The Hotel That Humility Built

It was a dark and stormy night. An older couple came into a small hotel in Philadelphia. The older gentleman said, “Would you have a room for the night?”

The young friendly and smiling clerk looked at the couple and explained, “There are three conventions in town. I’m sorry, but all of our rooms are taken. It’s 1am, and the weather is terrible outside. I can’t send a nice couple like you out in these elements. Would you be willing to sleep in my room? It’s not exactly a suite, but it will be good enough to make you folks comfortable for the night.”

First the couple declined replying, “Where are you going to sleep, young man, if you give your room to us?”

“Oh, I am young and healthy and can sleep at the reception area. I will be just fine,”

The older couple accepted the young clerk’s offer and stayed “the night in his personal room.”

The older (and well rested) gentleman offered the young clerk a reward before leaving the hotel as an expression of his gratitude.

“Please don’t embarrass me with an offer of money for my room. I didn’t give you my room expecting any monetary compensation. I just wanted to help you.”

The older gentleman was really touched by the young man’s compassion and said, “Finding people who are both friendly and helpful is rare these days. You are the kind of manager who should be the boss of the best hotel in the United States. Maybe someday I’ll build one for you.”

The young clerk looked at the couple and smiled. As the older couple drove away they agreed that the helpful clerk was exceptional.

The young man had been promoted to manager of his hotel, yet still remained in contact with this couple, and after two years had passed he opened his mail to find a train ticket to New York, and an invitation for himself and a guest to attend a grand inaugural function.

The young hotel manager traveled to New York and was welcomed by his host, the older gentleman he had helped two years before. His host took him to the corner of fifth avenue and 34th street and pointed to a beautiful new palace like structure built of reddish stone, 16 stories high.

“That,”said the older gentleman, William Waldorf Astor, “is the hotel I built for you to manage.”

“You must be joking.” replied the shocked innkeeper.

“I assure you I am not.”

George C. Boldt, the former young clerk, accepted the offer and became the Manager of the Waldorf-Astoria.

The Waldorf Astoria Hotelwas the first luxury hotel complete with electricity, private bathrooms amenities and service. If you’ve ever been fortunate enough to stay at a Waldorf, you realize that the Waldorf Astoria symbolizes elegance and grace. It is much more than a room. It is an experience.

George Boldt was compassionate, kind, and selfless to others. He played at a higher level than was required, and the payoff was making a difference in the world to the person he had the opportunity to help.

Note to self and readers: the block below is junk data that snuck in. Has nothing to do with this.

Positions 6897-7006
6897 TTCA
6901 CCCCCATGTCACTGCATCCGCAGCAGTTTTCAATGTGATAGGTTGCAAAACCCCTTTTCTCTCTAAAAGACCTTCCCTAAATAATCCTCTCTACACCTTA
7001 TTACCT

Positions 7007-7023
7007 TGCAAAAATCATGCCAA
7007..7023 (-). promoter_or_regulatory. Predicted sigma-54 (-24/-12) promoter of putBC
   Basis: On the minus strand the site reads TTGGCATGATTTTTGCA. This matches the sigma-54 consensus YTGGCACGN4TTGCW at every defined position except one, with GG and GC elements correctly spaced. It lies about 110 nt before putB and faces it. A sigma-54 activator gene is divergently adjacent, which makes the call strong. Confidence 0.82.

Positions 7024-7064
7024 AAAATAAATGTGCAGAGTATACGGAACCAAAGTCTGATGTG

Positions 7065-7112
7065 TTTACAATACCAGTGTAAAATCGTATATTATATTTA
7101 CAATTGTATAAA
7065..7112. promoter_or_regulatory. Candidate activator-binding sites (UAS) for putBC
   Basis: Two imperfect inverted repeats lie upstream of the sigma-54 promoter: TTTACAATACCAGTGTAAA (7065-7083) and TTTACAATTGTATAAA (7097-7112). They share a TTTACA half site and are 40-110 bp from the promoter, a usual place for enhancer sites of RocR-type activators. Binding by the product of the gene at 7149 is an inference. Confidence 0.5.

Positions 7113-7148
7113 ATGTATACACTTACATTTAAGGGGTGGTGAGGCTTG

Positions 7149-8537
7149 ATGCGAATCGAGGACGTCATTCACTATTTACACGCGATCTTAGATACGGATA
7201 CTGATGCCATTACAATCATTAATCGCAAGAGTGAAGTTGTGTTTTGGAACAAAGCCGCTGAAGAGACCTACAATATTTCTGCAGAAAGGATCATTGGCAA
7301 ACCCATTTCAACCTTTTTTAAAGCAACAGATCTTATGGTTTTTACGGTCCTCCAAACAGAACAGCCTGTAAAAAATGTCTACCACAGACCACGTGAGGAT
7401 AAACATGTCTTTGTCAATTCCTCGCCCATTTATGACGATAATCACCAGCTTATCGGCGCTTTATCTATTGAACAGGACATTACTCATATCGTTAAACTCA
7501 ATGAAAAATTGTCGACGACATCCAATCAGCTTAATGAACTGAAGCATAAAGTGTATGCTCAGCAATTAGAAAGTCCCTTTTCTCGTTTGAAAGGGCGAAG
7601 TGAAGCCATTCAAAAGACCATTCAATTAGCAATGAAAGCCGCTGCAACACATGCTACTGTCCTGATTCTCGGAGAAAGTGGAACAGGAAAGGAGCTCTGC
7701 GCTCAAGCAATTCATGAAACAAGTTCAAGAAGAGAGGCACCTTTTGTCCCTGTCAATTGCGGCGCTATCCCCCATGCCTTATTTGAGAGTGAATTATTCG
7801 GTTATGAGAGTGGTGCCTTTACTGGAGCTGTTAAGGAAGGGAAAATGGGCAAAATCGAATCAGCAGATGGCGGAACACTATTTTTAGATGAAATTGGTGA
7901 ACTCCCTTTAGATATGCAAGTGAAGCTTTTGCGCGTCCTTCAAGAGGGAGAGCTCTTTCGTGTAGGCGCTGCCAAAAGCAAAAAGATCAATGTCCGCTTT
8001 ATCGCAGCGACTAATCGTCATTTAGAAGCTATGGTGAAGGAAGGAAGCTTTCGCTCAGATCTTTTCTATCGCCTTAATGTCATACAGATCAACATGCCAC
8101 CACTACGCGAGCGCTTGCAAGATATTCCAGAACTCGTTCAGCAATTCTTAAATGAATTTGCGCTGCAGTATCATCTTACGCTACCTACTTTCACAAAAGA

The Gold Standard of Customer Experience at Hotels:

George Boldt was committed to setting the gold standard of hospitality at the Waldorf Astoria Hotel. He imparted legendary levels of humility and grace to his staff of nearly 1000 people, which motivated them to follow his example. Boldt built the blueprints of today’s growing luxury hotel industry.

The Impact

1) By his leadership example he modeled and trained his staff to be helpful, kind, compassionate, to create an extraordinary customer experience. “The customer was always right!”)

2) He introduced room service

3) His senior staff inspected the lobby around-the-clock to keep the area tidy and inviting for his guests.

4) He insisted that all guests must have fresh flowers and a copy of the day’s newspaper in their rooms.

5) At the Waldorf Astoria Hotel restaurant, the food was delicious and impeccably served.

George C. Boldt was committed to making the Waldorf so comfortable that guests will never go to another place.

For over 100 years the Waldorf Astoria symbolized elegance and grace. He was the manager for 23 years until his death in 1916.

He also made sure that his legacy extended well beyond the time he was at the Waldorf. George C Boldt sympathized with an eager students whose only impediment to higher education was a lack of funds. During his life George C. Boldt helped put at least 75 young men through college, doing this anonymously.

George C Boldt “also assisted those in business who were having financial difficulties and told employees at his hotels if they were having monetary problems, his door was always open to them.”

He also donated to “Cornell University, the American Red Cross”, many local hospitals and built a library at Alexandria Bay, New York.”

Anne Frank said, “No one has ever become poor by giving.”

Zig Ziglar, “When you encourage others, you in the process are encouraged because you’re making a commitment and difference in that person’s life. Encouragement really does make a difference.”

What can you do to improve customer loyalty at your business?

What will your legacy be and who will you help?

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